Straight outta Lagos


In continuing with the theme of rehashing pieces I’ve already written and posting them here as though they are new and exciting, here’s a longer, improved version of a column I wrote a couple years ago on the link between Lagos and the development of my beloved Afrobeat. Having spent this pleasantly sunny afternoon half-heartedly attempting to pack a suitcase whilst blasting out the Fela, it seemed pertinent to post this edited tn2 piece up:

Though its founding fathers can be linked with many cities, it is only right to trace the development of Afrobeat back to Lagos, Nigeria. In 1963, after several years in London studying music whilst playing jazz and highlife, Fela Kuti returned to his native Nigeria seeking to form a band. Kuti asked drummer Tony Allen to join his new band Koola Lobitos, having previously played with him around the Lagos gig circuit. Allen was an unusually talented percussionist, effortlessly playing an eclectic blend of traditional Nigerian yoruba rhythms and Western jazz – it is no coincidence that Damon Albarn famously sings “Tony Allen got me dancing” in Blur track ‘Music Is My Radar’.  Allen’s was an unprecedented mix of rhythms which, along with Kuti’s fantastic musical fusions of soulful Western funk and African grooves (topped characteristically with pidgin English), would form Afrobeat.

The band returned from a stateside tour with a new name: the Afrika ‘70 (after trying out “the Nigeria ’70” whilst on tour). Lagos became home to Kuti’s nightclub, the Afrika Shrine, where the group would become renowned for raucous performances as well as practicing yoruba ceremonies.  But their American odyssey had led to a different agenda too, and Kuti held a newfound fascination with the Black Power movement. Throughout the 1970s the band would live and record in a communal compound in Lagos they named “the Kalakuta Republic,” highlighting its independence from the corrupt government.  The music of the Afrika ‘70 took a distinctly political turn, which marked a significant break from their previous focus on carefree love songs. Zombie, their 1976 album, was perhaps the most important release recorded in the compound, lyrically attacking the Nigerian military whilst retaining the band’s revered style of exotic, polyrhythmic jazz. The album was hugely successful although, unsurprisingly, less so with the military, who retaliated by sacking the Kalakuta Republic and burning it to the ground.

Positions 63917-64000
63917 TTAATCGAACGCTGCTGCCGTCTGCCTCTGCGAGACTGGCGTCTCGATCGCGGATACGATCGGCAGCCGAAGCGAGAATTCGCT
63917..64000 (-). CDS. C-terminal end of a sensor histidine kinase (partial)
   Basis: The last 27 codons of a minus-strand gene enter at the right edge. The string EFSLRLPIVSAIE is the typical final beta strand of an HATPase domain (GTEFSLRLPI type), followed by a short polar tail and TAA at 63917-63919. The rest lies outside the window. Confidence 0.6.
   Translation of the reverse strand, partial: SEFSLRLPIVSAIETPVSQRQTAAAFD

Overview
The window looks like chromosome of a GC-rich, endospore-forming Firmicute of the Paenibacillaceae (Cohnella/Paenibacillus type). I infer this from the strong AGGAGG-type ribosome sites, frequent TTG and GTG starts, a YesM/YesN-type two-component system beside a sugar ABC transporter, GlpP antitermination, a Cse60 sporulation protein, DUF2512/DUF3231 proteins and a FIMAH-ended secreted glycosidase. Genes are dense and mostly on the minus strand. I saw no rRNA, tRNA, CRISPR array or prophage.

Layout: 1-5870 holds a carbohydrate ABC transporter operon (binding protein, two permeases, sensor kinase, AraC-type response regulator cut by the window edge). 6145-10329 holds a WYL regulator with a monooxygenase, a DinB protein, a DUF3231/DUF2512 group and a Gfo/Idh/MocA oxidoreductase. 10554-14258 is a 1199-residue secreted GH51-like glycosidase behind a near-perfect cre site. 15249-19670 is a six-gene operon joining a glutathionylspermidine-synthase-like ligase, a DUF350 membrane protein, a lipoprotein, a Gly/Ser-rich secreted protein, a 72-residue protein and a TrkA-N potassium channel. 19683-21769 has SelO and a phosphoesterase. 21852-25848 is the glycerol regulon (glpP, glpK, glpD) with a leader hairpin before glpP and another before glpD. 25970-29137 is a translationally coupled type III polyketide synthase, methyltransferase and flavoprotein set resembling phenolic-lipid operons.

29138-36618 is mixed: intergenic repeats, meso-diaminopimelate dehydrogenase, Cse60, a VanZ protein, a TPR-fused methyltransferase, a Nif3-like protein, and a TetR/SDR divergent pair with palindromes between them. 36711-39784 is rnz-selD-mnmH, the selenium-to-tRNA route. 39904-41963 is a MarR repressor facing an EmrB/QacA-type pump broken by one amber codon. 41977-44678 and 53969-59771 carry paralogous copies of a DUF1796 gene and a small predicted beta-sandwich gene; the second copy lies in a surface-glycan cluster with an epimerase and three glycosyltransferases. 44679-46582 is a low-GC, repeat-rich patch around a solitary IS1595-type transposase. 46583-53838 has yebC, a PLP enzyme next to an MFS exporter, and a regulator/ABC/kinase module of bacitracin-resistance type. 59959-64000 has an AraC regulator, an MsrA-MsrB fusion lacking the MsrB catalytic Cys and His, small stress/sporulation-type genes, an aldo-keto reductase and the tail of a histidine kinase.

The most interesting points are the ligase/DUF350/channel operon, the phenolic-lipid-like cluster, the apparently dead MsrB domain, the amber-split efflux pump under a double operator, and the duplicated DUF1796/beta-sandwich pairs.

The loss of their home and recording studio was not the only problem for the Afrika ‘70, as arguments over royalties fractured the relationship between Allen and Kuti, with rumours circulating that Kuti was planning on taking all the band’s profits in order to fund his political career. Allen left the band in 1979, taking many members with him; it is said that Kuti hired four drummers in an attempt to recreate Allen’s signature sound.

Fela Kuti remained politically active both through his personal life and his music, and – for all his surprising misogyny and borderline megalomania – is rightfully still held as a true icon of modern music. His funeral in Lagos was attended by over one million people, and he was buried – of course – dressed in ostentatiously bright clothes, holding a massive joint.  Meanwhile Tony Allen would further his musical explorations, going on to develop the Afrofunk genre – he too continues to be hugely prolific. Afrobeat Proper had been established, influencing local and international musicians alike: Joni Haastrup and Ginger Baker amongst them. Ultimately, the legacy of Kuti and Allen can be traced back to those nights of gigs in the Afrika Shrine, and the recordings done in the Kalakuta Republic; indeed, it was in Lagos that the glorious Afrobeat truly came to life.

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